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Big guns plot RIBA drawings move

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A star-studded group of UK architects is asking the RIBA to think again about its plan to move its drawings collection to the Victoria and Albert Museum - and to consider an alternative proposal to move it to the Royal Academy.

The group includes Lords Foster and Rogers, and other leading architect academicians including Sir Philip Dowson, Sir Nicholas Grimshaw, Sir Richard MacCormac, Sir Colin St John Wilson and Michael Manser. Chris Wilkinson, Will Alsop, Piers Gough, Spencer de Grey, Peter Ahrends, Richard Burton, Paul Koralek and Rick Mather are also backing the scheme, along with Leonard Manasseh, Bob Allies, John Lyall and David Rock.

The group believe the RA would offer a more appropriate home to the collection, and the move is understood to have the support of Drue Heinz, a benefactor of both institutions.

The RA was previously considered as a home but ruled out because it did not own the Museum of Mankind building on Burlington Gardens. Now it does and a scheme by Sir Michael Hopkins - designer of the RIBA Roundhouse bid - is under way. This would provide space for a large part of the collection, but some of it would need to be out-housed.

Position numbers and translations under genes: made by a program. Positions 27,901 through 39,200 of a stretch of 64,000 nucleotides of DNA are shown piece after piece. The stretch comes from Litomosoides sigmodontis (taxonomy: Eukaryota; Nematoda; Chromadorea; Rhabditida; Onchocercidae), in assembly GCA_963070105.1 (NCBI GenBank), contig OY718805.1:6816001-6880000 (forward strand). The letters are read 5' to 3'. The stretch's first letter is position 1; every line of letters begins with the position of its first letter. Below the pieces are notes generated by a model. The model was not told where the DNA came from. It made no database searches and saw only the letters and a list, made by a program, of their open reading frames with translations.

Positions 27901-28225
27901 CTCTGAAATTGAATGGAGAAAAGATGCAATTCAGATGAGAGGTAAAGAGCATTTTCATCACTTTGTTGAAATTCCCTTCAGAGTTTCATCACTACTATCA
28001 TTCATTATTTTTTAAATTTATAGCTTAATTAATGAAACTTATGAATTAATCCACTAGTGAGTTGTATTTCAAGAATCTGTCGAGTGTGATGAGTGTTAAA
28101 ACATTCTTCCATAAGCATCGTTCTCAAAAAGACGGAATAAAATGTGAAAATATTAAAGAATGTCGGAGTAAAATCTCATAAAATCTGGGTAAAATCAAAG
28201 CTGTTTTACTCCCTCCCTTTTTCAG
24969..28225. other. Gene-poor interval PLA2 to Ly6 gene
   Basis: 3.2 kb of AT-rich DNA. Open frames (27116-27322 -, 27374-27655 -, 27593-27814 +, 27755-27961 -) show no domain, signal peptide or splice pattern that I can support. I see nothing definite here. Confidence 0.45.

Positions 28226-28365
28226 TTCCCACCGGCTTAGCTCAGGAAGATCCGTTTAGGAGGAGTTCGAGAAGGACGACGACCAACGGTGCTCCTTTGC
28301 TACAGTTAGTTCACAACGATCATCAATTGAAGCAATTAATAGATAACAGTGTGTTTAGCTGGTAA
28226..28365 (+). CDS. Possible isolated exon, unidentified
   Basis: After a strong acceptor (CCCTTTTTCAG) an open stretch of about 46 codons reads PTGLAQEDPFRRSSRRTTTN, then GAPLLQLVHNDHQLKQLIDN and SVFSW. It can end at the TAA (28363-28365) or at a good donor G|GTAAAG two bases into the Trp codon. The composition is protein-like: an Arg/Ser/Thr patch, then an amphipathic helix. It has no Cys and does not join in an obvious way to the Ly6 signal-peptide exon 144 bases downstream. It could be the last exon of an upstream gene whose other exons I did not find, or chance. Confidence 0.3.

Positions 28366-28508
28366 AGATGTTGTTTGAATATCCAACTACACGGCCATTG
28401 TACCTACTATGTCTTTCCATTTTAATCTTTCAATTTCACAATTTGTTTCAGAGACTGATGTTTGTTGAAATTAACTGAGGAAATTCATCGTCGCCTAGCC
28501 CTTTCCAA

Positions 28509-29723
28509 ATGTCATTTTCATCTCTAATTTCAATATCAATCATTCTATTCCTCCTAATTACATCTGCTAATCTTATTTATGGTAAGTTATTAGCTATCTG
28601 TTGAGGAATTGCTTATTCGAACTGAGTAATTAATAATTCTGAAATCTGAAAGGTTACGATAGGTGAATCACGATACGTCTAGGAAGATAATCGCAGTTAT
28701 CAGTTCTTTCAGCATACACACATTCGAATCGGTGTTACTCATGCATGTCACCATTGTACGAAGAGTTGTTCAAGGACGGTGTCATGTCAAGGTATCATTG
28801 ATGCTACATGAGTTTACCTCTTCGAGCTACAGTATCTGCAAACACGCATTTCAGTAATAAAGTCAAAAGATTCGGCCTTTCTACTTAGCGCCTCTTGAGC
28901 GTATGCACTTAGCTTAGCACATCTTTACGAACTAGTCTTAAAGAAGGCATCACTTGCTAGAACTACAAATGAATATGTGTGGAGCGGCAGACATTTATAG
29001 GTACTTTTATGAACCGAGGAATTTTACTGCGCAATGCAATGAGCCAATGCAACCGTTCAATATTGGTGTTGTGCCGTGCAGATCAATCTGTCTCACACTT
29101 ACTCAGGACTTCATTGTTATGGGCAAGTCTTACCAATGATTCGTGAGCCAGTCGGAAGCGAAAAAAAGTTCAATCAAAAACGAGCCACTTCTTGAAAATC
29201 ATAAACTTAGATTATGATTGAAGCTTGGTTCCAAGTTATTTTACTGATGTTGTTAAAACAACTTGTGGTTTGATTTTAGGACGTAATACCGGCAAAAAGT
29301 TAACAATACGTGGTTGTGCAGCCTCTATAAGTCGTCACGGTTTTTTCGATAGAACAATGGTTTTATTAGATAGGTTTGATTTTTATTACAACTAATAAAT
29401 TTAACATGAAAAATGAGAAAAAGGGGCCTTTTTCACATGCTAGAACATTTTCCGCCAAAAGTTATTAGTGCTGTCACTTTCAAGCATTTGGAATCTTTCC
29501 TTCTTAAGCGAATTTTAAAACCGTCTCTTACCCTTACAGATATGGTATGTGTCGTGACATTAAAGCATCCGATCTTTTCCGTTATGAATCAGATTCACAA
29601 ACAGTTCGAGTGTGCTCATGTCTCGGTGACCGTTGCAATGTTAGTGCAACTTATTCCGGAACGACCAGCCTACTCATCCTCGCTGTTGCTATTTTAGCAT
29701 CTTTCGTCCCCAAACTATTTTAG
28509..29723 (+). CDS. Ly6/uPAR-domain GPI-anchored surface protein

The RA 'bid' is not yet formal, and the RIBA and its president Paul Hyett face some difficult choices, assuming a formal approach is made. The institute would be very reluctant to end the relationship it has established with the V&A in recent years, especially as a Heritage Lottery bid has only recently been submitted in respect of the planned move from Portman Square, where the lease ran out.

On the other hand, it would be extraordinary if the institute was to ignore the views of such a host of major architects, many of them both RIBA and RA members. They make the point that in terms of culture and history, the two chartered bodies have a common heritage and the common activity of drawing. Both are independent of government and are governed by presidents and councils.

There are always at least two architects on the governing council of the RA.

The AJ understands that no final contract has yet been entered into by the RIBA and the V&A.

Any RA approach would probably need to offer rent-free accommodation for a guaranteed period, and an initial financial sum to help relocation.

Wherever the collection goes, the institute would need to raise at least £4 million to secure its future - this is not considered too onerous for the world's greatest collection of architectural drawings.

The next stage in the saga may be the council meeting in mid-February, by which time the RA may have initiated the possibility of formal talks.

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